BOOM Open Source RISC-V Core Runs on Amazon EC2 F1 Instances

Orange Pi Development Boards

The Berkeley Out-of-Order Machine (BOOM) is an open source RV64G RISC-V core written in the Chisel hardware construction language, and mainly ASIC optimized. However, it is also usable on FPGAs, and developers support the FireSim flow to run BOOM at over 90 MHz on Xilinx Ultrascale+ FPGAs found in Amazon EC2 F1 instances.

The BOOM core was created at the University of California, Berkeley in the Berkeley Architecture Research group, in order to create a high performance, synthesizable, and parameterizable core for architecture research.

BOOM RISC-V Core Block DiagramKey features of BOOM core:

  • ISA – RISC-V (RV64G)
  • Synthesizable
  • FPGA support
  • Parameterized
  • Floating Point (IEEE 754-2008)
  • Atomic Memory Op Support
  • Caches & Virtual Memory
  • Boots Linux
  • Privileged Arch v1.11
  • External Debug

BOOM is said to be inspired by the MIPS R10k and the Alpha 21264 out–of–order processors, based on a unified physical register file design (aka as “explicit register renaming”). The source code for the core can be found on Github, and documentation here, which also details how to get started.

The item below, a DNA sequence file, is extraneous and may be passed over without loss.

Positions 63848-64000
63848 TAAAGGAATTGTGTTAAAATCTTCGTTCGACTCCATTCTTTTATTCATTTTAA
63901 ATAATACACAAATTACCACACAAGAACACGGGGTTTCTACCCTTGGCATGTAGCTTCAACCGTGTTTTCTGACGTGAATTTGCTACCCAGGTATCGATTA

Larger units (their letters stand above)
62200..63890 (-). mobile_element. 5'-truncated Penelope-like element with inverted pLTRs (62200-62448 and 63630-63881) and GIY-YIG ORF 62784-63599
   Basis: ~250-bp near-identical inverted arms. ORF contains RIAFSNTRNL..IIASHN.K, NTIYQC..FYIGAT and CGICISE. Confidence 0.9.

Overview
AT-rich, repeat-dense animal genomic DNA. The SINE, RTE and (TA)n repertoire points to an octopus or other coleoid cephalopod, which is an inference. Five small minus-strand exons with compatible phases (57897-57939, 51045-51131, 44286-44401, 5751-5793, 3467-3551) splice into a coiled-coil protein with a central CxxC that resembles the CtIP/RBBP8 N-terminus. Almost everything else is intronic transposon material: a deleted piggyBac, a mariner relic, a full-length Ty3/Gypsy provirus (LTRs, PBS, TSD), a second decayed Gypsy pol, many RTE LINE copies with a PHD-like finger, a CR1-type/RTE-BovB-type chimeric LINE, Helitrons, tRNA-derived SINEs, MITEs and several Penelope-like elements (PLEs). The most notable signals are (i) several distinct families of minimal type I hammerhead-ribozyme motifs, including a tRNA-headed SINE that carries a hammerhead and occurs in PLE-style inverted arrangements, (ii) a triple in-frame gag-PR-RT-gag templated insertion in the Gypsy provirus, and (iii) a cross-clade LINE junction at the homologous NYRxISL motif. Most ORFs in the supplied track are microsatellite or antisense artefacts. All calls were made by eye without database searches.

More details may also be found on boom-core.org website.

7
Leave a Reply

avatar
3 Comment threads
4 Thread replies
0 Followers
 
Most reacted comment
Hottest comment thread
5 Comment authors
Bruce Houlttheguyukdgpblu Recent comment authors
  Subscribe  
newest oldest most voted
Notify of
blu
Guest
blu

Nice dot connecting! Any idea if RocketChip SoCs using this core ever materialized (outside of FPGAs, that is)?

theguyuk
Guest
theguyuk

As of a paper dated 2016 I just read ( https://www.semanticscholar.org )

Rocket chip has been taped out, manufacture 11 times giving functional silicon to boot Linux.

Ref the Rocket chip generator

If it helps Blu

Also opencore https://opencores.org/projects/riscv_vhdl

https://www.lowrisc.org/about/

dgp
Guest
dgp

90MHz RISC-V for only $900 a month. Makes the HiFive Unleashed board look like a bargain. 😛

Bruce Hoult
Guest
Bruce Hoult

Nah … f1.2xlarge is only about $0.50/hour as a spot instance, so about $360/month. Or $120/month if you only want to use it during office hours.

The alternative to get similar performance on a multi-core design with cache and FPU and MMU and so forth is usually something like the $3500 VC707 FPGA board.

theguyuk
Guest
theguyuk

What could a ultra96 xilinx board do?

They are only €215

Member

Right now, that is. Guess I need to get off my dead ass and get cracking on my pet project items.

Member

Usuable on FPGAs usually means it’s not optimal on them (i.e. you won’t see as high a performance (subpar) on them).

Having said this, BOOM’s been eagerly awaited to be more than an “experiment” for a bit now. It’s got real potential regardless of how you slice that.